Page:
Don’t Tell Me You’re Queer

Show me. Show me in the way you move through the world, in the way that you think and act and respond and live.

Queer is a multidimensional concept. Queer isn’t just who you fuck, but how. Queer isn’t just to whom you show affection, but when and why. Queer is sensory; it has form and texture, smell, taste, sound.

These things are different for everyone. For me, queer is the smell of old bars and leather, fifty year old smoke that has permeated the walls and cum stains caked on toilet stalls. It’s the taste of fear and freedom, the fine ridge between two sides of the same coin, the in-between space, the forgotten space. I see queerness in the deep lines of the faces of old stone butches whose stories are dying because they aren’t written in words, but in looks exchanged across crowded rooms. I see queer in the powerful presentation of femmes, in small gestures and conversations with eyebrows and half-smiles and the smoothing of someone’s tie and a whispered word meant for them alone.

Queer is asking permission of our lovers, and not asking forgiveness for the ways we don’t fit in. Queerness is thinking about the space we occupy and how we move through it because we have had so little space in our own lives and refuse to contribute to minimizing the space of others. Queerness is assuming our friends and lovers have been hurt, because we have been hurt, and know what it feels like when people assume we haven’t. Queerness is wanting to know the wounds before we reach them, instead of apologizing after for reopening them.

Queerness is knowing when to ask and when to scream. Queerness is in intention, in care given when we see bits of our souls reflected in the eyes of someone else. Queerness is radical and passionate; we move through the world with the same fury that we fuck.

Queer is a bloody word, fished out of rivers with handcuffed bodies and igniting behind bullets that found their way to soft skin. Queer is a word that stains your skin with history, with violence and meaning and reclamation with an understanding that not everyone can reclaim the language used to kill the people they loved. For some, queer is word better left behind; for others, it’s a word that is necessary to carry.

Queerness is not aesthetics. Being kinky doesn’t make you queer. But I know queerness that echoes back at me when I am faced with it: the people who are aware of their passing privilege and consider whether spaces are created for them, or created for those who have no other spaces to go, and do not resent those who are just trying to find a space to breathe. I see queerness in how they move through those spaces they do choose to enter. I see queerness in negotiations, what we ask and how we ask it, and when, and what assumptions we make and don’t make about how we can interact with the body of another person who carries a map of the world on their skin. I see queerness in those who know when to speak up and when to shut up, because sometimes queerness is quiet. Sometimes it’s listening and learning, rather than fighting and teaching.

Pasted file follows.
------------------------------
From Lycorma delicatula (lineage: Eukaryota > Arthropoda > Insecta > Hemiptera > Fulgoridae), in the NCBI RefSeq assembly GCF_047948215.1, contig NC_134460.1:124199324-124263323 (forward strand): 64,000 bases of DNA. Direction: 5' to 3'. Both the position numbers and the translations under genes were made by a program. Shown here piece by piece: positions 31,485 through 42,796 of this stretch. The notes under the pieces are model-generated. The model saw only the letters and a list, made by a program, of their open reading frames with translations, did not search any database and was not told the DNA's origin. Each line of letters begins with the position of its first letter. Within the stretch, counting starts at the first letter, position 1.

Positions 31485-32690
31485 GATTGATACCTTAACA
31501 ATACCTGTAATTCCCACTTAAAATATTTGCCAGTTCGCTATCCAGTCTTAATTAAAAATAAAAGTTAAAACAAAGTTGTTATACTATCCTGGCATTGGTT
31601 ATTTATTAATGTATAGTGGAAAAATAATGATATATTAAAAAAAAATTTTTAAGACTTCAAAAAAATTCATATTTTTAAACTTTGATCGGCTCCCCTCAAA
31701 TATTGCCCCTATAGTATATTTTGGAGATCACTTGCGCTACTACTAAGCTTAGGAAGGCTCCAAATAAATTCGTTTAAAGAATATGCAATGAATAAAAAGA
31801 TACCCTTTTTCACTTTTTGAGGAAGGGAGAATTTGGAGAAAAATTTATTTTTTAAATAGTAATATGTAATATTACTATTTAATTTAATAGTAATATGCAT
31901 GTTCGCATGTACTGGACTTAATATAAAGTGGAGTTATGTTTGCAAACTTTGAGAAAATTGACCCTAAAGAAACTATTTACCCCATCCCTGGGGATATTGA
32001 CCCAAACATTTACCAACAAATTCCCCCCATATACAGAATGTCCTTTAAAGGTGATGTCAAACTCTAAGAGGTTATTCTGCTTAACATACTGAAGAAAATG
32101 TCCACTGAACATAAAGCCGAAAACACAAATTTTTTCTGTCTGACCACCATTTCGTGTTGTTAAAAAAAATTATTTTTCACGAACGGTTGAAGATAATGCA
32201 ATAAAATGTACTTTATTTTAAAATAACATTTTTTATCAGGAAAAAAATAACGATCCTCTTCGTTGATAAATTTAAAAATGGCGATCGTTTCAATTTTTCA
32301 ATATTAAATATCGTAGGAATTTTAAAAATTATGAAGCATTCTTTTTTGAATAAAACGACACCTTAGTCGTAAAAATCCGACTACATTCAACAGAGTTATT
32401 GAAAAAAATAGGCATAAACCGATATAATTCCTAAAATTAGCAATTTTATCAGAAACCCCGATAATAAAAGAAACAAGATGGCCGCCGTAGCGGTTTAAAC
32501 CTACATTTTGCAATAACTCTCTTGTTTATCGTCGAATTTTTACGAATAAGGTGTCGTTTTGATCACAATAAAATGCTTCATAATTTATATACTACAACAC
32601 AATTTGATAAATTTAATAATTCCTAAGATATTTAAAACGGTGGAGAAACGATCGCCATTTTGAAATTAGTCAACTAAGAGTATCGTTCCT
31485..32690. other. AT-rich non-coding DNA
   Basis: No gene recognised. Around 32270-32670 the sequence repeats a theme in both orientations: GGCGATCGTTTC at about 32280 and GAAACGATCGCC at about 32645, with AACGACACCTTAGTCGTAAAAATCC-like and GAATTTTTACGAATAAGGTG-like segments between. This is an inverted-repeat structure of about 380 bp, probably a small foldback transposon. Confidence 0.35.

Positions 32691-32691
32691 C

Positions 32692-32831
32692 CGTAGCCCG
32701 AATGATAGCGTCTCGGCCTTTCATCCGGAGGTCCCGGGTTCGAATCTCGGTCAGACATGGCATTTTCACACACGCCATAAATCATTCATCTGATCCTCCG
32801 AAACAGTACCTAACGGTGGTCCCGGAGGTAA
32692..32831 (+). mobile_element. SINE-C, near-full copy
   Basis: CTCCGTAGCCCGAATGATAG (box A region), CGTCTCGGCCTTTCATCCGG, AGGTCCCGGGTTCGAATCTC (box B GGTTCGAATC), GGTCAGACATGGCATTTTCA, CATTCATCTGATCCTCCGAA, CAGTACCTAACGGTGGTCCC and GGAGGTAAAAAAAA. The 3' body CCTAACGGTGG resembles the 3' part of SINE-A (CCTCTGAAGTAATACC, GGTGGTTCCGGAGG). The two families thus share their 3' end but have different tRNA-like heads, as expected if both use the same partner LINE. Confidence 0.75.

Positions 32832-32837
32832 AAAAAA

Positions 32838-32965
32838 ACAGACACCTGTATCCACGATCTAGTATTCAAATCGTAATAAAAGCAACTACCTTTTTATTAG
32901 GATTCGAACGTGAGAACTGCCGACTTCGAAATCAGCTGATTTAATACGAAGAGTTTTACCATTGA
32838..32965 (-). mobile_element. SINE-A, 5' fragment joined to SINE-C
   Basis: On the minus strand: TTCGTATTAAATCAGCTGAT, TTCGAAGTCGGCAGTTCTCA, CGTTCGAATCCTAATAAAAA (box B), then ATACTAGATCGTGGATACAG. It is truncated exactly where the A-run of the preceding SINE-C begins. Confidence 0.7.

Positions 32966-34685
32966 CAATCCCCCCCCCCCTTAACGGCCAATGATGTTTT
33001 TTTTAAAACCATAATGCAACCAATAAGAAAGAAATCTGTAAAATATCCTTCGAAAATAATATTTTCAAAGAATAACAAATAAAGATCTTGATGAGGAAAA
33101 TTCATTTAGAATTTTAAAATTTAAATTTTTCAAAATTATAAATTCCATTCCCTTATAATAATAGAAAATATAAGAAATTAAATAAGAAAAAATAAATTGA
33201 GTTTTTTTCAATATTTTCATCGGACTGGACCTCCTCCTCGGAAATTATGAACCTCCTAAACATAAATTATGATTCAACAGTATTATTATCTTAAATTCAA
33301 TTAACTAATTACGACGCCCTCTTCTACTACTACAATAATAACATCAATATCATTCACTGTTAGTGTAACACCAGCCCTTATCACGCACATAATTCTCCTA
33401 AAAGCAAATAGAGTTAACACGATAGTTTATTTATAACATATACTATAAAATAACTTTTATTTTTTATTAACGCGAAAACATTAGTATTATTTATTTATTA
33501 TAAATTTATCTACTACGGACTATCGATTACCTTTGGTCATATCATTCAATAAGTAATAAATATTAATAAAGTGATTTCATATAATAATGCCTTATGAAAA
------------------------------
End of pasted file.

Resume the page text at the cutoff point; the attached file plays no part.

Show me your queerness with care and with actions. In the ways you take up space, and the ways you support the spaces of others that are not intended for you. Show me your queerness in the questions that you ask, because of course you would ask directions before walking the roadmap of another person’s body, before you would increase someone else’s risk profile by kissing them on the street. Show me your queerness in the way you think and analyze how you move through the world, through the way you claim your desire as your own, and not an expectation on my body. Show me your queerness with that complicated look behind your eyes that is the struggle inherent in the language and history, in the understanding that this is not a word that can be claimed and held lightly.

Queerness is not any one of these things, does not exist in a vacuum, cannot be defined in a word or a phrase plucked out of context, but it the compilation of movement and thought, analysis and perspective, fucking and fighting, angry, quiet, afraid yet still unwilling to be anything other that exactly who we are.

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9 thoughts on “Don’t Tell Me You’re Queer

  1. Katherine Walters says:

    A link to the above piece found its way into my Facebook feed which I discovered early this morning. What you have painted with words flew through the left hemisphere of my brain and ricocheted in spirals through the right on their way to my heart. Thank you for bringing this into being and sharing it.

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  2. Robin Gorsline says:

    OMG, my dear one, simply gorgeous and true and powerful. The poetry of your language is met at full value by the clarity of your insight and the subtlety and strength of your spirit. BRAVO!!!BRAVA!!! and all the other gendered and non-gendered and queer exclamations of praise and Hallelujah!! Actually, what I am hearing in my head right now is Leonard Cohen’s Hallelujah!!! So much spirit, so much holi/wholeness in your words, that is my response. Hallelujah!

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  3. Hope says:

    You have put clear and kind words to deep and fierce feelings, clarifying things I’ve often felt but seldom been able to verbalize. Thank you for writing it, thank you for sharing it, thank you for being it.

    Like

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